Long Low bowl barrow

Overview

Heritage Category: Scheduled Monument

List Entry Number: 1008059

Date first listed: 05-Oct-1932

Date of most recent amendment: 08-Dec-1993

Map

Ordnance survey map of Long Low bowl barrow
© Crown Copyright and database right 2018. All rights reserved. Ordnance Survey Licence number 100024900.
© British Crown and SeaZone Solutions Limited 2018. All rights reserved. Licence number 102006.006.
Use of this data is subject to Terms and Conditions.

The above map is for quick reference purposes only and may not be to scale. For a copy of the full scale map, please see the attached PDF - 1008059 .pdf

The PDF will be generated from our live systems and may take a few minutes to download depending on how busy our servers are. We apologise for this delay.

This copy shows the entry on 13-Dec-2018 at 02:50:27.

Location

The building or site itself may lie within the boundary of more than one authority.

County: Derbyshire

District: Derbyshire Dales (District Authority)

Parish: Grindlow

National Park: PEAK DISTRICT

National Grid Reference: SK 18693 77242

Summary

Legacy Record - This information may be included in the List Entry Details.

Reasons for Designation

Bowl barrows, the most numerous form of round barrow, are funerary monuments dating from the Late Neolithic period to the Late Bronze Age, with most examples belonging to the period 2400-1500 BC. They were constructed as earthen or rubble mounds, sometimes ditched, which covered single or multiple burials. They occur either in isolation or grouped as cemeteries and often acted as a focus for burials in later periods. Often superficially similar, although differing widely in size, they exhibit regional variations in form and a diversity of burial practices. There are over 10,000 surviving bowl barrows recorded nationally (many more have already been destroyed), occurring across most of lowland Britain. Often occupying prominent locations, they are a major historic element in the modern landscape and their considerable variation of form and longevity as a monument type provide important information on the diversity of beliefs and social organisations amongst early prehistoric communities. They are particularly representative of their period and a substantial proportion of surviving examples are considered worthy of protection.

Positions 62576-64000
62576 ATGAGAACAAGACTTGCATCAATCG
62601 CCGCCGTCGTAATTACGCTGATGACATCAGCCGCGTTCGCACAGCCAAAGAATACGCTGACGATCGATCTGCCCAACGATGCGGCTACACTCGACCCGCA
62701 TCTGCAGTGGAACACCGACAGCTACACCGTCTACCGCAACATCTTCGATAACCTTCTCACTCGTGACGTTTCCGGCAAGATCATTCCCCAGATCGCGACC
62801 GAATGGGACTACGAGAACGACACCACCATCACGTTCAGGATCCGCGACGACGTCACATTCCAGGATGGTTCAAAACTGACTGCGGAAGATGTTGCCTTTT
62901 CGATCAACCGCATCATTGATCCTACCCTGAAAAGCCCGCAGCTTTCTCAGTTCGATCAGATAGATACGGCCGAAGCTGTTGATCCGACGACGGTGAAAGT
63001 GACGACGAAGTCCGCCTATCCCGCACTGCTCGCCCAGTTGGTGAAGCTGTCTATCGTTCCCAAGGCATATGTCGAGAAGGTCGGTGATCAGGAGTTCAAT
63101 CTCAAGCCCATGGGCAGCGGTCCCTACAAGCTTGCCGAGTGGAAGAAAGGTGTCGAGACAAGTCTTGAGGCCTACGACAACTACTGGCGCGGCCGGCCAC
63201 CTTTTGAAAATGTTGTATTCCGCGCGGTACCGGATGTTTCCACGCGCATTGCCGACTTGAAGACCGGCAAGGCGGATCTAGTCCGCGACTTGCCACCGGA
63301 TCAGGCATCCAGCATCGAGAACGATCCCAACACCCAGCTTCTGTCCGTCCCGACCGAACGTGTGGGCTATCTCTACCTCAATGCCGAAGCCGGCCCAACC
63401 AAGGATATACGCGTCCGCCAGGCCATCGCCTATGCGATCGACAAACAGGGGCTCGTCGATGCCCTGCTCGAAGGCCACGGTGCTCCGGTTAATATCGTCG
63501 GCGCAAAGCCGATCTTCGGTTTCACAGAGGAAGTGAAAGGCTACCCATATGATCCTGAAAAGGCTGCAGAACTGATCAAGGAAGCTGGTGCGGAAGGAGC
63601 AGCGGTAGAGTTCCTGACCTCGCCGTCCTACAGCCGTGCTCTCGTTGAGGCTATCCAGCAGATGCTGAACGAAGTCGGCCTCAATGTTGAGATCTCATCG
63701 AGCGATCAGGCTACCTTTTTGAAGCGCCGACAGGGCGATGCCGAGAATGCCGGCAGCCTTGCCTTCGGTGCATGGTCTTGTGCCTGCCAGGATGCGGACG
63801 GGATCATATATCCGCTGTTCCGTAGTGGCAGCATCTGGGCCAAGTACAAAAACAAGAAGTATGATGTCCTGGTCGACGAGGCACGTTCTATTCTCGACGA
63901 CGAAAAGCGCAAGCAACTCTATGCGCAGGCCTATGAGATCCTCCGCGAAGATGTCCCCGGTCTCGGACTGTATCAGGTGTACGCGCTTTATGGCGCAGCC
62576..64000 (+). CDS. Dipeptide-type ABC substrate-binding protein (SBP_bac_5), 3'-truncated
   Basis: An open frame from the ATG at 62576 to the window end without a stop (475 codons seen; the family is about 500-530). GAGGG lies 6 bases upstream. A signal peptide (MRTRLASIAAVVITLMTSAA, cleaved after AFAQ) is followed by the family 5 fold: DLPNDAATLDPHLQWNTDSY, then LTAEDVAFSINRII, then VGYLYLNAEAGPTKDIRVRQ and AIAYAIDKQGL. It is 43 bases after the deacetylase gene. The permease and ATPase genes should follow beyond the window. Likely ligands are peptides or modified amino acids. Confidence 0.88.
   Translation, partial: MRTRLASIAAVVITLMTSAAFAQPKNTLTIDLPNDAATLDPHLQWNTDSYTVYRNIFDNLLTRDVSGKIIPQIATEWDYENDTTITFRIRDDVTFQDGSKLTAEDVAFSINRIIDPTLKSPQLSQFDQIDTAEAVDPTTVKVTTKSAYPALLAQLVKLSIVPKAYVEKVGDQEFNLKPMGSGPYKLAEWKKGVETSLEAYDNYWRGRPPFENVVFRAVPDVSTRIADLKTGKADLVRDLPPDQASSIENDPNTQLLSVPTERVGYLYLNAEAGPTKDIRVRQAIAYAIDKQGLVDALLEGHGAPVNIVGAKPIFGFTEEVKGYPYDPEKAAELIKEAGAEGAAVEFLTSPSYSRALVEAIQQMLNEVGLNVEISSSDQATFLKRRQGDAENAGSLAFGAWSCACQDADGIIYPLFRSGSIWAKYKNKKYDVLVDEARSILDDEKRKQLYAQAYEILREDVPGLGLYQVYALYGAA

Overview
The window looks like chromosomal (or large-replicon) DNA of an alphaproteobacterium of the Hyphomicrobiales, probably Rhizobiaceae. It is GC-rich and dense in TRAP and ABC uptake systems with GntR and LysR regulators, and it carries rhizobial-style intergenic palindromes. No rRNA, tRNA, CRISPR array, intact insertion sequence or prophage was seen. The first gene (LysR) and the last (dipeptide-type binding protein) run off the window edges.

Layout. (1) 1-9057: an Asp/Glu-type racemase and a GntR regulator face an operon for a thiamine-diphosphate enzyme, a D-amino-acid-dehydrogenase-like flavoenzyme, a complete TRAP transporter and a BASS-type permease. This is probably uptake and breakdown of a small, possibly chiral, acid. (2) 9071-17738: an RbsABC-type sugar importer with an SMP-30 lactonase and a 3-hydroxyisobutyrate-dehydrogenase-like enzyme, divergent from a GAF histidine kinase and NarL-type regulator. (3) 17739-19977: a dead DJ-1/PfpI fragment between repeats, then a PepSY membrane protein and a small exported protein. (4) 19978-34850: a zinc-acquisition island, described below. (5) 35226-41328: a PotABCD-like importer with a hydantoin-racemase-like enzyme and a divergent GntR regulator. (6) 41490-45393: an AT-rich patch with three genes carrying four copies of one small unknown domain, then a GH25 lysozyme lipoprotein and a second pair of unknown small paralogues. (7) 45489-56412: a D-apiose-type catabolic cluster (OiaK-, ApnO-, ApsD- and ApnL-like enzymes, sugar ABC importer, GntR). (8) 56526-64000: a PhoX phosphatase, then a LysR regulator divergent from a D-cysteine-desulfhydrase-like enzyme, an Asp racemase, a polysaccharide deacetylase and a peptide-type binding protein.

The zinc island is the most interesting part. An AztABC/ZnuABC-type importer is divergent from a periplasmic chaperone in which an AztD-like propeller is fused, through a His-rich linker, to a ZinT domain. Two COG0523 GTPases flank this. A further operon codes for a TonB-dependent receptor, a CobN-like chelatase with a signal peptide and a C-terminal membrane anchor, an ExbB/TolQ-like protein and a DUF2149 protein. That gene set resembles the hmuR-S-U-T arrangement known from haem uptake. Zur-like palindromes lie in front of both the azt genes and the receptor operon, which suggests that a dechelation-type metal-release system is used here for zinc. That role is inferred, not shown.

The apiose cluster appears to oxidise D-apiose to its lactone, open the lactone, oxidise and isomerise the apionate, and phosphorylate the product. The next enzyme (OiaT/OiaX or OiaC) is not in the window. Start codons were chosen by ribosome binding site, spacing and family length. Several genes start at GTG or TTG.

Although Long Low bowl barrow has been partly excavated, it retains further significant archaeological remains.

History

Legacy Record - This information may be included in the List Entry Details.

Details

Long Low is the name given to a natural linear knoll on the north-eastern shelves of the limestone plateau of Derbyshire. The monument situated on this knoll is a sub-circular bowl barrow which includes a low mound measuring 12m by 10m and standing c.0.4m high. The barrow, which is sometimes known as Cop Low, was partially excavated by Bagshawe in c.1863 when the remains of cremation and inhumation burials were found in addition to numerous articles of flint. These remains date the barrow to the Bronze Age.

MAP EXTRACT The site of the monument is shown on the attached map extract. It includes a 2 metre boundary around the archaeological features, considered to be essential for the monument's support and preservation.

Legacy

The contents of this record have been generated from a legacy data system.

Legacy System number: 23261

Legacy System: RSM

Sources

Books and journals
Barnatt, J, The Peak District Barrow Survey (1989), (1989)
Barnatt, J, The Peak District Barrow Survey (1989), (1989)
Clarke, D L, The Beaker Pottery of Great Britain and Ireland, (1970)
Marsden, B M, The Burial Mounds of Derbyshire , (1977), 42
Bagshawe, B, 'The Reliquary' in The Reliquary, (1863)

End of official listing